We all know Glera but what are the other grapes that can go into Prosecco?
Rabbiosa, Marzemina Bianca, Perera, and Bianchetta are some of the traditional Prosecco grapes that we grow in our vineyard in Monfumo, the parcel used to make our Colfòndo and one of our favorite vineyards (and most beautiful!).
Click here to see a Facebook album with images of all the grapes above.
When we say “we grow them” we should really say that “we found them growing there.”
When we purchased this historic vineyard a few years ago, it had vines that had been growing there for literally more than 100 years. And one of the most interesting things about the site and one of the things that made it so attractive to us is that it was planted in a time before Prosecco was such a big part of the Italian wine world.
Back then, farmers would plant mostly Glera, the top grape for the appellation. But they would also plant other white grape varieties, like the ones mentioned above.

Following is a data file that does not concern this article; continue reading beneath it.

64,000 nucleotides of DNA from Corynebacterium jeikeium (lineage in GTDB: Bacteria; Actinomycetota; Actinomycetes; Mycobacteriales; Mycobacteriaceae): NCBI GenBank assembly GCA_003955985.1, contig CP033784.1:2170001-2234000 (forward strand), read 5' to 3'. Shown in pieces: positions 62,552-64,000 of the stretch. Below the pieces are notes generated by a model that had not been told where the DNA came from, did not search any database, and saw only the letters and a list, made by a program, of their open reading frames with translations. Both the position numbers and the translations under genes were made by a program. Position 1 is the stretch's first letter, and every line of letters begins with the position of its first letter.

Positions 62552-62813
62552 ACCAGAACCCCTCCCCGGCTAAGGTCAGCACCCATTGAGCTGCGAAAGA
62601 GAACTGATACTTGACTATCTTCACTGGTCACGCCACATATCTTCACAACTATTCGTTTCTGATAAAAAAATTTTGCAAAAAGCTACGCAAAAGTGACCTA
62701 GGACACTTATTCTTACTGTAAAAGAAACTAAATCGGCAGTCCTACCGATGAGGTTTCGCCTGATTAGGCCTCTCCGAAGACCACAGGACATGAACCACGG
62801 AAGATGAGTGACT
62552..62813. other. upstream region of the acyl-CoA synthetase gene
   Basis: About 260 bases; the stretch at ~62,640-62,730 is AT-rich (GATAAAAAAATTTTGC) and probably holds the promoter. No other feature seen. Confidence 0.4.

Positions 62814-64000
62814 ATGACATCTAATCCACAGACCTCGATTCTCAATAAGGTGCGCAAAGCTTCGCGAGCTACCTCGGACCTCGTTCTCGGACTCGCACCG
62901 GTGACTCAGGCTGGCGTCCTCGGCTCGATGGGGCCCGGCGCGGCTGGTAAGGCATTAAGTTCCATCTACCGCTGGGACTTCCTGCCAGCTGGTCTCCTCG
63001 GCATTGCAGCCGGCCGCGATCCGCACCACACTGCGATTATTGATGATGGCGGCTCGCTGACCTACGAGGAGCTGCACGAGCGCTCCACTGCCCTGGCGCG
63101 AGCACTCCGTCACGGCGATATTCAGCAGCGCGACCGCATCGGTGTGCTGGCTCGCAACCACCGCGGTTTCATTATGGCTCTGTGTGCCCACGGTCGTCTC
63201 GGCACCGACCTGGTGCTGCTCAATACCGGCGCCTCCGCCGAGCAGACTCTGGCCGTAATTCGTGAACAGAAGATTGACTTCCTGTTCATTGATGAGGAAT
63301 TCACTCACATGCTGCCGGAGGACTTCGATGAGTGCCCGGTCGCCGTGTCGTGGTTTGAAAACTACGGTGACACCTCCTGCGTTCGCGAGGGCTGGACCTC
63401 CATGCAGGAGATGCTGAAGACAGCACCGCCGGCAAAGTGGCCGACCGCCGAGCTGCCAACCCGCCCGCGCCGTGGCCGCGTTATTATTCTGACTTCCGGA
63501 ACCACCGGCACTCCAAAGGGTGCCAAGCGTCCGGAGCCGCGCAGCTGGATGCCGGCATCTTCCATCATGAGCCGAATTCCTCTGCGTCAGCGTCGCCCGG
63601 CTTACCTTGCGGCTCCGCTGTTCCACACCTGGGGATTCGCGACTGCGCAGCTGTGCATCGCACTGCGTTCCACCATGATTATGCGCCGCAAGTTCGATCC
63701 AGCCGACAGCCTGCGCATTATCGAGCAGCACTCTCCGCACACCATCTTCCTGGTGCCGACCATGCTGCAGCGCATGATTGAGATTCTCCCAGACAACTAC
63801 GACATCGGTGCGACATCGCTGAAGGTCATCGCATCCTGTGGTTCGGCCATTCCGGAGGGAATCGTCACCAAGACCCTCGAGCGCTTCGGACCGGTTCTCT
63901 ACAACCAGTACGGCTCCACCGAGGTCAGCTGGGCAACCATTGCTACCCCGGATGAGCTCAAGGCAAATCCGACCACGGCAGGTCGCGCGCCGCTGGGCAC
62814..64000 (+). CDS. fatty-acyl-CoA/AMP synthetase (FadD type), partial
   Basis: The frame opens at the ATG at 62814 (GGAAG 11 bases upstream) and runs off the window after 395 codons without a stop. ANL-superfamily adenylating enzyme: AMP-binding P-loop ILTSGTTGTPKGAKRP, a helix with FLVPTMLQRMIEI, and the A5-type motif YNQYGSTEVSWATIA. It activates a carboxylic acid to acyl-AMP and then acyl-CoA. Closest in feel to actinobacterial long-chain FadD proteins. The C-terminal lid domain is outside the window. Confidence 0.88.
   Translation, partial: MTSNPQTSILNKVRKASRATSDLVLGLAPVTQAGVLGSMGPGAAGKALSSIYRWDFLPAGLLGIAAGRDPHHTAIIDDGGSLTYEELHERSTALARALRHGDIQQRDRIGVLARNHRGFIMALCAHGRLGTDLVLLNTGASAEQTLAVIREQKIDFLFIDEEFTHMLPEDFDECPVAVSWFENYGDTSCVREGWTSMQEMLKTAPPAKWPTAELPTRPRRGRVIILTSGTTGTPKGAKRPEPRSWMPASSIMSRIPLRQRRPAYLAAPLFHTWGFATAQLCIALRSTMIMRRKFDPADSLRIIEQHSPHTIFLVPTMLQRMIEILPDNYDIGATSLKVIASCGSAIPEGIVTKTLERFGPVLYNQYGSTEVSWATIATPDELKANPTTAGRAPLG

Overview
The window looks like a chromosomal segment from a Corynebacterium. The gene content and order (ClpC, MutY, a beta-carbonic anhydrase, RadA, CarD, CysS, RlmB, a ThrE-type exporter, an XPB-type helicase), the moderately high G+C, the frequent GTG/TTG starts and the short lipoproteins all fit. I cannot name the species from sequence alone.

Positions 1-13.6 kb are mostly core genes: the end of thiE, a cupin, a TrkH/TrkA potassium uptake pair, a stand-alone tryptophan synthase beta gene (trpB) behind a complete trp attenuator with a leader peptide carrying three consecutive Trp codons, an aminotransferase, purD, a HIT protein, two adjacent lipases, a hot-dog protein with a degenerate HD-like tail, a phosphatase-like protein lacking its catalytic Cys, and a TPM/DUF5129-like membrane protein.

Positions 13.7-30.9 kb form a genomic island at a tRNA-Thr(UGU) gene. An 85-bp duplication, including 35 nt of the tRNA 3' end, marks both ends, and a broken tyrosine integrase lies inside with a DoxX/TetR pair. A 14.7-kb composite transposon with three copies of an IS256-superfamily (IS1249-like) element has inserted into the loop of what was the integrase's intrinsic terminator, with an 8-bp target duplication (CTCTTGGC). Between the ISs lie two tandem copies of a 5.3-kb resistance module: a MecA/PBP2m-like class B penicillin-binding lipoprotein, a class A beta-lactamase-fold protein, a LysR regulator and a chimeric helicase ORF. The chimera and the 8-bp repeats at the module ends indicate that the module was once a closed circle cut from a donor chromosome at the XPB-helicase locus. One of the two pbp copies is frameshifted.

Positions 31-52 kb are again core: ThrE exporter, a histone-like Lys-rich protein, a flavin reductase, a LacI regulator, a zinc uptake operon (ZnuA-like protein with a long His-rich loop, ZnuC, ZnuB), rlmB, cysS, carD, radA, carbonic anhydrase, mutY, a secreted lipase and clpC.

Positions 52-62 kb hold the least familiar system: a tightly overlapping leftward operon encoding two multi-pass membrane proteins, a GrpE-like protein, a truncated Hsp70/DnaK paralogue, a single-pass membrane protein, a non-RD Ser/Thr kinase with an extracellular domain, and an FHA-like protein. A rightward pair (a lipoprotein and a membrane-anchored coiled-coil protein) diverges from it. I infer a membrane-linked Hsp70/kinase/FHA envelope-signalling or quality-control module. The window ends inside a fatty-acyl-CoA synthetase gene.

The wisdom was as follows. In most vintages, Glera will deliver a healthy and robust yield of grapes. But in challenging vintages, it might be the other grape varieties that perform better and deliver better fruit. So in a way, it was kind of like the farmer’s insurance policy. She or he knew that a consistent yield could be obtained in nearly any vintage, despite challenging weather conditions.
Here at Bele Casel, we love tracing the flavors in our wines back to the Prosecco of generations past. After all, our grandfather was a grape grower and a winemaker and our father makes our wines today.
We feel that in a way, our Colfòndo, because it’s made using a “field blend,” is one of our most traditional and authentic wines.
Did you know that Rabbiosa, btw, is known as Durello in other parts of Italy?
Thanks for reading!